Energy and infrastructure experts this week noted changes are necessary but cautioned against rushing to conclusions. It will be important to examine the entire system, they said. Unanticipated problems are likely to surface.
While Texas became the poster child for failed infrastructure this week, it’s not an uncommon phenomenon, said DJ Gribbin, a non-resident senior fellow at the Brookings Institute and former adviser to President Donald Trump.
“Everyone ignores infrastructure until there is a huge failure,” he said.
As part of the forthcoming investigation into what happened, Gribbin said, the state should not simply focus on broken equipment but think about its future as it deals with growth and new challenges.
Gribbin and Bruce Bullock, director of the Maguire Energy Institute at Southern Methodist University, said Texas’ deregulated system could work in its favor to innovate solutions and rebuild quickly.
Bullock warned that those proposing reforms must be apolitical — even after Texas’ power shortage became fodder for Democrats and Republicans.
“The more politicalized this gets, the less likely we are going to have meaningful solutions,” he said. “That’s directed at all sides.”
Time is of the essence since state lawmakers are in session until later this spring and won’t return until 2023, unless the governor calls a special session. If there was ever political will to get something meaningfully done, now would be the time, said UT political scientist Victoria DeFrancesco Soto.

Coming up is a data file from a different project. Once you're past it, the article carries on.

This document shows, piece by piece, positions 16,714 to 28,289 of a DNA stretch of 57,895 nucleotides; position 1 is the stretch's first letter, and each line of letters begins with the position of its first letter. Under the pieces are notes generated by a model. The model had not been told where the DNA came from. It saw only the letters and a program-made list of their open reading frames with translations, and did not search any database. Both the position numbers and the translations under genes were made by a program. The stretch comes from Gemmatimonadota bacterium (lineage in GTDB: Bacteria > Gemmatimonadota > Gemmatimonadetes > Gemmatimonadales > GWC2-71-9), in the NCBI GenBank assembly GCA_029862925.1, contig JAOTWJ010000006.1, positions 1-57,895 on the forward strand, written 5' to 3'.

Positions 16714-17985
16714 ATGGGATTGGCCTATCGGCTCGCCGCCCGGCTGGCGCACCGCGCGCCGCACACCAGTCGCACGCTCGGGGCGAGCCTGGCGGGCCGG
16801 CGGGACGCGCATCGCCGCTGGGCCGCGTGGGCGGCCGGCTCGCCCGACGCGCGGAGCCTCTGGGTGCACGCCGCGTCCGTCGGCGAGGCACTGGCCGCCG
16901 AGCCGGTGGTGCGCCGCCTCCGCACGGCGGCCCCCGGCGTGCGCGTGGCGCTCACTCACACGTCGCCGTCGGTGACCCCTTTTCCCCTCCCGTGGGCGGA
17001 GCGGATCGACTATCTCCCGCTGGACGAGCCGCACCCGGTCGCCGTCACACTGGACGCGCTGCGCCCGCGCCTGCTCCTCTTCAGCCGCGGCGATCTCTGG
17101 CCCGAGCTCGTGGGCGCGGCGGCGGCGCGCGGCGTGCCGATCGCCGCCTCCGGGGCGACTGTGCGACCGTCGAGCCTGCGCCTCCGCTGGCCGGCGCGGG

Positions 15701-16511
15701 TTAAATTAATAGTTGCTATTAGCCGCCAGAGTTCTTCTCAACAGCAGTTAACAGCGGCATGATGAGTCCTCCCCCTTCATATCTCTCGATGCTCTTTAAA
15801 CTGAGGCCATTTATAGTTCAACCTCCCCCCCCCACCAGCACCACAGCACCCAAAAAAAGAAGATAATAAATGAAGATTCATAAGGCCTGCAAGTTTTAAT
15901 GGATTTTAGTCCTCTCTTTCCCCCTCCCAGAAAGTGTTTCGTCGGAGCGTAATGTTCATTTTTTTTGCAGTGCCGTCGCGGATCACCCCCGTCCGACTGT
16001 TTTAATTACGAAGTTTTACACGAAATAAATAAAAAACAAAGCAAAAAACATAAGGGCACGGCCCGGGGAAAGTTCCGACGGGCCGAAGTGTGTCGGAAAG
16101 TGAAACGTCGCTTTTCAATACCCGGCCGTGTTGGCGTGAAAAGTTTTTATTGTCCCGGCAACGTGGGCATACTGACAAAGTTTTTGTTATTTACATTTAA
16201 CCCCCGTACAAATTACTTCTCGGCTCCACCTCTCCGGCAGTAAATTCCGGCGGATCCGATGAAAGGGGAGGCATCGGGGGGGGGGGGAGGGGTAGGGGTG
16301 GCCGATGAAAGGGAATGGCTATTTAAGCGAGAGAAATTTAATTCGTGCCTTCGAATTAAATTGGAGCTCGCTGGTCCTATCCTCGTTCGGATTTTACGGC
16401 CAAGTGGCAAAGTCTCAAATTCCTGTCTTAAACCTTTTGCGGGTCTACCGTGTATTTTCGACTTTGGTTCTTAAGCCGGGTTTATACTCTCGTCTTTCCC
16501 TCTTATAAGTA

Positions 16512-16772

“We don’t need another study or a committee,” she said. “We need something that’s passed and signed by the governor.”
Fort Worth native Chequan Lewis said it will take more than updated infrastructure and new laws to fix the state.
“It’s important the rhetoric shift in our state,” he said. “I want leaders to be talking about solving problems together rather than pretend Texans would rather freeze to death than live in a regulated environment.”
Lewis — now a Dallas-based lawyer, business executive and civic leader focused on equity — said the state doesn’t have to abandon its “Texas exceptionalism” myth entirely. But the culture must evolve to meet the challenges of the 21st century, which are greater than any state can tackle.
“Texas has the capacity for even more greatness as a state,” he said. “But we have to set that as the intention.”
U.S. Rep. Beth Van Duyne, a Republican, is ready to help rebuild the state’s grid — and reputation.
It’s personal for Van Duyne, who lost power for about three days and is now fixing broken pipes. As the temperature sunk to 42 degrees inside her home, she circled her fireplace with blankets and pillows, and played cards in between conference calls, checking on neighbors and constituents.
At one point, she also reread ERCOT’s warnings before the Arctic blast. They “clearly showed an overconfidence or profound misunderstanding of what we were facing,” she said.
Van Duyne, who sits on the House’s infrastructure committee, pledged federal resources and a Lone Star comeback.
“Texas will prove its exceptionalism in how well we respond, rebuild and create more secure energy generation and power infrastructure in the months ahead.”
Nic Garcia, The Dallas Morning News